As we sampled the delicious food, conversation flowed like the hearty Vesuvian wine. Paolo, who is from Capri, is a professionally trained Chef. He had lived in the States for a number of years, and was working at a restaurant in Santa Barbara when he and Rebecca met. They hit it off, married, and moved back to Italy about five years ago. Our visit included a show and tell of sorts. I showed some of my sea glass and ancient coin jewelry. Rebecca, an artist, showed us some of her mixed-media pieces hanging on the walls of their home. Her creativity overflows in everything she touches, be it painting, photography or lifestyle. Many of her photos of everyday life are included in this post. Thank you Rebecca!

Privacy screen glass, once used in bathroom doors and windows, turned into sea glass and found on the beach by Rebecca, photo by Rebecca Di Donna.

I drooled over her Italian sea glass and pottery collected on Capri and all over the Mediterranian. Of course, we had to do some trading!

 

Grazie Mille Rebecca and Paolo-ci vediamo lánno prossimo!

Before it got too dark, Dennis and I started back for the train station. This time we had better directions and made it there in about ten minutes. We got on the train for Sorrento, tired, content and happy. We could not stop talking about our visit, rehashing Paolo and Rebeccas’s incredible hospitality.  I will definitely return to Torre del Greco on a future visit to see the coral museum. Hopefully next time the sun will be shining so I can actually see Vesuvius!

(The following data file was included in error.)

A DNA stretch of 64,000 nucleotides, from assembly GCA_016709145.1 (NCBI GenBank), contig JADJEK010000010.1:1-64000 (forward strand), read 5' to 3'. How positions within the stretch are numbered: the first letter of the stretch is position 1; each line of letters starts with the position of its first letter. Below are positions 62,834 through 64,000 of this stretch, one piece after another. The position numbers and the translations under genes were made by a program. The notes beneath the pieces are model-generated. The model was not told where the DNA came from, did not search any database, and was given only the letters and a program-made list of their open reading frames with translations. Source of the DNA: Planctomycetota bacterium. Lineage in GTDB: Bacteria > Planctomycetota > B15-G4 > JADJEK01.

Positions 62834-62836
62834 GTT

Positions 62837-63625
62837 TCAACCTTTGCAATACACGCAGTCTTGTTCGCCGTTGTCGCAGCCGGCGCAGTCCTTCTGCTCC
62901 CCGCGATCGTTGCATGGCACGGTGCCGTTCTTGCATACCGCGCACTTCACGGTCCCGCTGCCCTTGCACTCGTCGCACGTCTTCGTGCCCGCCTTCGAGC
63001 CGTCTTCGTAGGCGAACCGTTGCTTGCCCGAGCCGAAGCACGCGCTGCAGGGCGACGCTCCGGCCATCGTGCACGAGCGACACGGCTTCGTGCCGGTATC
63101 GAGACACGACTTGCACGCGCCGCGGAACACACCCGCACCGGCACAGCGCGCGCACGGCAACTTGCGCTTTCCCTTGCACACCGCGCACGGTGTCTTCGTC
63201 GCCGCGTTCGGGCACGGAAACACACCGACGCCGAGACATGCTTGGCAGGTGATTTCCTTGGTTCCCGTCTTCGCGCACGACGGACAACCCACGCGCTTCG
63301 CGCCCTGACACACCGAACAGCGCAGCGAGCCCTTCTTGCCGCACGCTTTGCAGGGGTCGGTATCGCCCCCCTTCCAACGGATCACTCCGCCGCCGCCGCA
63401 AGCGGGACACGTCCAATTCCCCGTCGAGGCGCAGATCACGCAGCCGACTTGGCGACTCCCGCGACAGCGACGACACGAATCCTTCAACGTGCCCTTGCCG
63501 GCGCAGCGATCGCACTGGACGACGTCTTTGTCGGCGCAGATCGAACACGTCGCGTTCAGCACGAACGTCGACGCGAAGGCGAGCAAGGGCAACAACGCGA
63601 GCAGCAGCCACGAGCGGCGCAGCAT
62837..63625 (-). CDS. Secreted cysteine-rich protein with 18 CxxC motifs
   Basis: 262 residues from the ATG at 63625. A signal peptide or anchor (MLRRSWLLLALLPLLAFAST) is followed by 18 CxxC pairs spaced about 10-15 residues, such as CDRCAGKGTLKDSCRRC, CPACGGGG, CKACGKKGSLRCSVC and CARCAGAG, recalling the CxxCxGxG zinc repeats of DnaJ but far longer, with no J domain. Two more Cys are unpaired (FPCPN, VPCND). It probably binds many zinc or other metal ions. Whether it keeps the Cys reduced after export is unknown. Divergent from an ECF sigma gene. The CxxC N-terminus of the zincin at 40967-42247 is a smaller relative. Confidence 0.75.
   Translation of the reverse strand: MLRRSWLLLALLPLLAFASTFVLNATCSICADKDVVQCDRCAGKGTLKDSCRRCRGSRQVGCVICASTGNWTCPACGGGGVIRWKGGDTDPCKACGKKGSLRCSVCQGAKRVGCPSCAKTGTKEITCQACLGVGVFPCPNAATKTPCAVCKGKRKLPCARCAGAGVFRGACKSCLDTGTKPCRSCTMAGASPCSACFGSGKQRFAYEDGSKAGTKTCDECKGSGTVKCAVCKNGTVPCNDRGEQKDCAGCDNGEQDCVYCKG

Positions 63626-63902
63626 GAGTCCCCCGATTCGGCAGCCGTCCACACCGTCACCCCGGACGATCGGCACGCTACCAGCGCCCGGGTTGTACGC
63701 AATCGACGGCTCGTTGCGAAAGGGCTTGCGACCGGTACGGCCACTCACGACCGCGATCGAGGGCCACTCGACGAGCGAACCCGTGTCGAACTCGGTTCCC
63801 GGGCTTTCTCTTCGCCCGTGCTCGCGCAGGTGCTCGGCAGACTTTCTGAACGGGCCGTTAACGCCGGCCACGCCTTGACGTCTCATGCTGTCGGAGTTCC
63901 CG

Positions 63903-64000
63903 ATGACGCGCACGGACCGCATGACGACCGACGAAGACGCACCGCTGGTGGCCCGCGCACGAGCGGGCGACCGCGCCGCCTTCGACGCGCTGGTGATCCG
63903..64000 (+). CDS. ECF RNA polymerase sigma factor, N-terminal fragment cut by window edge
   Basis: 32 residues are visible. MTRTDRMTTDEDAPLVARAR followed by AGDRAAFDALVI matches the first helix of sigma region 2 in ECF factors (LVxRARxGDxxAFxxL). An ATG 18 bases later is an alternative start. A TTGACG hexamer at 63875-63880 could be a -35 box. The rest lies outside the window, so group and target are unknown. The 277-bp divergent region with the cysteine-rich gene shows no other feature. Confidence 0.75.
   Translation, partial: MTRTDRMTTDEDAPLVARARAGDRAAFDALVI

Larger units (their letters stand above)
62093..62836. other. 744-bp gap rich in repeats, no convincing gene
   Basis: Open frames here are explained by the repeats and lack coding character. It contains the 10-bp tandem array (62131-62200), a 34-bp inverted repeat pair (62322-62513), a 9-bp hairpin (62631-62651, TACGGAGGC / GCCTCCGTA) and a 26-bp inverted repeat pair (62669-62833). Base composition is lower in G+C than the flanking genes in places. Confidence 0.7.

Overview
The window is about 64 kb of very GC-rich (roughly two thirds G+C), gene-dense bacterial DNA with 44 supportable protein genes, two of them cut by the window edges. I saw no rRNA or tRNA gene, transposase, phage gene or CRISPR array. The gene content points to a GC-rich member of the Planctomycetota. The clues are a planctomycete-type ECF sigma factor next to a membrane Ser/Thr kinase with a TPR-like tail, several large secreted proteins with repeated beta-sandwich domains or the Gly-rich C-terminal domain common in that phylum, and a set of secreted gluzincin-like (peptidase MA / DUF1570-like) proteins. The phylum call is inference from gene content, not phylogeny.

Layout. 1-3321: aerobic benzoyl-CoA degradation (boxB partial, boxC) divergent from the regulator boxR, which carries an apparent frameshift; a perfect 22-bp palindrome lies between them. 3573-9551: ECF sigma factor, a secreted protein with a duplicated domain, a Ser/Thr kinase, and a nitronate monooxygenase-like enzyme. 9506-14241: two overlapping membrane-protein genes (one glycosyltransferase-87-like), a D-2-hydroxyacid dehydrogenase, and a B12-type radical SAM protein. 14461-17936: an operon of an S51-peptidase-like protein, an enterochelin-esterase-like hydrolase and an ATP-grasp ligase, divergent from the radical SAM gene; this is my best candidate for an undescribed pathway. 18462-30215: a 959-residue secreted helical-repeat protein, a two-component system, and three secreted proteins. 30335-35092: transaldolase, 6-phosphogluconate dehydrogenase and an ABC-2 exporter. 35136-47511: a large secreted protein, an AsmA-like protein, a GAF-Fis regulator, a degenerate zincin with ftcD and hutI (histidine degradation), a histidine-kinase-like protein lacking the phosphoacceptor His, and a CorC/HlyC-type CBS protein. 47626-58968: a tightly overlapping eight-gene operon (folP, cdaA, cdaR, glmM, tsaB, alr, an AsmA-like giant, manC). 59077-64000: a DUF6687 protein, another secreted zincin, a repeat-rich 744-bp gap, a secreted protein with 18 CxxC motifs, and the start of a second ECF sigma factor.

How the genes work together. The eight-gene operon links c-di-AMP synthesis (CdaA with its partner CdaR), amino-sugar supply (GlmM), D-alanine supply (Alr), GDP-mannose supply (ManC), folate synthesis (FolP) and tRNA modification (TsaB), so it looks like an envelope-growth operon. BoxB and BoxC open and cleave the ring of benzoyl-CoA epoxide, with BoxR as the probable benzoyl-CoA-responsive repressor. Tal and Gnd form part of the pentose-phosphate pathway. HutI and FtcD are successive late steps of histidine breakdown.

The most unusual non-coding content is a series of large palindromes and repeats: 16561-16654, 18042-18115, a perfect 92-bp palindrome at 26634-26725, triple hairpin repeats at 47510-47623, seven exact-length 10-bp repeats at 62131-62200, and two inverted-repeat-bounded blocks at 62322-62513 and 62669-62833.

Next Post/Amalfi Coast

Vesuvius as seen from their apartment-photo by Rebecca Di Donna.

 

 

 

 

 

 

Beautiful Ruins/Pompeii

After a rainy night in Sorrento, we woke early the next morning and walked to the train station. Although the streets were dry, I threw my umbrella in my backpack-just in case. We arrived in plenty of time to buy our tickets for the trip to Pompeii and have a cappuccino at the station.